Tis the season to feel a bit down, overwhelmed and stressed. When the mind is focusing on the negative details of life, it’s practicing seeing things through this lens and what we practice and repeat creates a habit of thoughts, feelings, emotions and sensations. I call this getting caught in a “depressive loop.”
Mindfulness is about being aware of what lens we’re wearing when looking at life, so we can be more intentional. The unintentional act of looking toward the future with a negative lens can really sap our motivation to make any progress toward a more fruitful and positive future. After all, if we’re anticipating doomsday, what’s the point in even trying? This is major fruit for procrastination too.
Feeling depressed lights up the avoidance circuits in the brain. It’s experienced as a disengagement from life. In Uncovering Happiness I go through the science and practice of a handful of natural anti-depressants that live within every one of us.
But when we’re feeling overwhelmed with life, our negative thinking arises again, “What’s the point” or “Who cares.” But these thoughts are not facts, even the ones that say they are.
Martin Luther King, Jr. had some wise words for us about this.
“Take the first step in faith. You don’t have to see the whole staircase. Just take the first step.”
This piece of wisdom has been said in so many different ways, maybe the most famous being “The longest journey begins with a single step,” which was attributed to Lao Tzu.
In times of depression, when it comes to being in a moment when an onslaught of thoughts are telling you it’s overwhelming or you’ll never get it all done, having Martin Luther King Jr. or Lao Tzu in mind might be helpful.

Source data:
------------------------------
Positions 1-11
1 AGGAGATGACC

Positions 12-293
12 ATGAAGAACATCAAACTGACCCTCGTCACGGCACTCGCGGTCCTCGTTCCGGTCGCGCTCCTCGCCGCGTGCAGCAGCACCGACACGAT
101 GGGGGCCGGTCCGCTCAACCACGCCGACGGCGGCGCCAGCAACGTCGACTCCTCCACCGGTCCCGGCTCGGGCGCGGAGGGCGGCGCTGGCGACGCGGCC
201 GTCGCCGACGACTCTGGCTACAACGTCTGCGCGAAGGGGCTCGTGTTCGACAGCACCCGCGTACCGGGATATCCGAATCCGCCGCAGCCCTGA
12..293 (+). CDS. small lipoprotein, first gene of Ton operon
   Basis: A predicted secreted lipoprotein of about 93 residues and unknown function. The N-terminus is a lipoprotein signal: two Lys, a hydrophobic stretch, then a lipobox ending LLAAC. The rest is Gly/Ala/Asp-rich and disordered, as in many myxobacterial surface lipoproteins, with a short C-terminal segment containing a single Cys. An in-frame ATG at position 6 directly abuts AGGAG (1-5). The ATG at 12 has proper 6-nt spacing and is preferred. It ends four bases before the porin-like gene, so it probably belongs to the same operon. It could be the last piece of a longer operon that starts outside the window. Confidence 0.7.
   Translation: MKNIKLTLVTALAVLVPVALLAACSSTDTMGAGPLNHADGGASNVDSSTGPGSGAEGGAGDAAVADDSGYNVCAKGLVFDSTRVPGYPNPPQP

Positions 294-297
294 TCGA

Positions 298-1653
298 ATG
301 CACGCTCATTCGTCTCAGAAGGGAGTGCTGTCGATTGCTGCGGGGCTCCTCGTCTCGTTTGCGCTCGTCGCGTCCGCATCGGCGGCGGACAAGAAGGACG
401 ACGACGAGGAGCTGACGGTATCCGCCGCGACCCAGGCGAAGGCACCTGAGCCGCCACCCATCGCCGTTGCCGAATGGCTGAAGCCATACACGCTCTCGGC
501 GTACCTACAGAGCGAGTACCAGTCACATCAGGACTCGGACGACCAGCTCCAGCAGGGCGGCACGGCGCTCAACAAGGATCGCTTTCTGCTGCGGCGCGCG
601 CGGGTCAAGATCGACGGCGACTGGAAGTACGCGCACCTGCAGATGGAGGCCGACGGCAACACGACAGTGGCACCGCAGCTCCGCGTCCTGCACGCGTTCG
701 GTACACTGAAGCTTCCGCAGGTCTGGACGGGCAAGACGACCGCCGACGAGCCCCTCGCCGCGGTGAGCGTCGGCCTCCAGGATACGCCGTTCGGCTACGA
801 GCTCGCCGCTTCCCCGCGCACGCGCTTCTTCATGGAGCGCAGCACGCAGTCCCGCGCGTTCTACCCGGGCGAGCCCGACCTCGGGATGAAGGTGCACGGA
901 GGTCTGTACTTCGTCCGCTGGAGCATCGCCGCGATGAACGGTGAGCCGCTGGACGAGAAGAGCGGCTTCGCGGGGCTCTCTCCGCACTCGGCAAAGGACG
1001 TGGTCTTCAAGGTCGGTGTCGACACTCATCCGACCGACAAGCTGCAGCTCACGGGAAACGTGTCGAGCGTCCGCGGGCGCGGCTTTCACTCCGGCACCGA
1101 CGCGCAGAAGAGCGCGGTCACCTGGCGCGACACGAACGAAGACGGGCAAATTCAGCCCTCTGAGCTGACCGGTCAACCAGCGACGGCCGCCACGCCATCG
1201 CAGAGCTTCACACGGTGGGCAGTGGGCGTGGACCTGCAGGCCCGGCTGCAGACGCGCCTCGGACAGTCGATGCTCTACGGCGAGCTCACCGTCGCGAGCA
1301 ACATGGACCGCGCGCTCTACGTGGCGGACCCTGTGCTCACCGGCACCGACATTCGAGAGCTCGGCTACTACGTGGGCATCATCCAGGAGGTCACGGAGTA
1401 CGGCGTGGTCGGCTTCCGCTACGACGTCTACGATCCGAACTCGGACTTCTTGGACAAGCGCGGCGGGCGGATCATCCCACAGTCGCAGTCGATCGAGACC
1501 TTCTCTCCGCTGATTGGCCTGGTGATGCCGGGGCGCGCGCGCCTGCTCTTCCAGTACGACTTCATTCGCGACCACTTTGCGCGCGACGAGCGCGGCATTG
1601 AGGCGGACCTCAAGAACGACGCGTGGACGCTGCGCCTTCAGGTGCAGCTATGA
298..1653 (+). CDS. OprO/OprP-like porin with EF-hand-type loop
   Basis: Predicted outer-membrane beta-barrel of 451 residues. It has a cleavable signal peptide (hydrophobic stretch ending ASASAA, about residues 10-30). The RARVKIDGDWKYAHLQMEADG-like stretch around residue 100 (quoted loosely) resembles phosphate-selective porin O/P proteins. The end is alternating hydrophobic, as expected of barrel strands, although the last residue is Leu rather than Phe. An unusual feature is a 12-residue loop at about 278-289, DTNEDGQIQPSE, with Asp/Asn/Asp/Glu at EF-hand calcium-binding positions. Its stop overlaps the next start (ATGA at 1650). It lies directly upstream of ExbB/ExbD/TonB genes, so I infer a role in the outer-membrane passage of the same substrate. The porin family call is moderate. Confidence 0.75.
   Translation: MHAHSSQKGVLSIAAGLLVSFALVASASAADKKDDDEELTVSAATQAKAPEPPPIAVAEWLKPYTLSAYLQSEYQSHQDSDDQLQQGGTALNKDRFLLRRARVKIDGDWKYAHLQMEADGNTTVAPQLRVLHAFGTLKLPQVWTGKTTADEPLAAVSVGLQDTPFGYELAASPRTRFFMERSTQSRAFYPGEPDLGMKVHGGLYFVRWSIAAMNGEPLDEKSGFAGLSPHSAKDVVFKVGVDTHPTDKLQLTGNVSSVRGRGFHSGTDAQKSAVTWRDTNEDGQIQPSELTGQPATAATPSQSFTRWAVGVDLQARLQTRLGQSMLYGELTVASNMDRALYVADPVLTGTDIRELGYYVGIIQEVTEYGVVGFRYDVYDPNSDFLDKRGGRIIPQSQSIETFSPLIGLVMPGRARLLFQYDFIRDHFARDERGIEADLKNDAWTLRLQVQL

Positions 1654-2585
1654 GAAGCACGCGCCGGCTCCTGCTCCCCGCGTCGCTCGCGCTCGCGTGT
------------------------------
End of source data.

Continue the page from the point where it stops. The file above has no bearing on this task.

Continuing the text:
Let’s face it, there’s times where it’s a success to take a shower or get out of bed. That is a single step.
I ride a single speed bike at times over a hill. There is a substantial difference when I do it looking up at the hill engaging thoughts of disbelief at how much of the hill there is left to go versus focusing on one pedal at a time. I actually time the pedals with my breathing. When I do it like this, it seems like much less effort and I’m at the top of the hill before I know it.
This is a truism whether someone is depressed and needs to see some movement or accomplishment to get the engines going or whether there is an overwhelming sensation in life due to a personal or professional project.
Remember these words from MLK:
“Darkness cannot drive out darkness; only light can do that. Hate cannot drive out hate; only love can do that.”
So, take a leap of faith that your thoughts aren’t facts, breathe, take that first step back into engaging life. This is an act of self-love. Be on the lookout for what might be good right now. In the end, you’re likely to be thankful you did.
Elisha Goldstein, PhD
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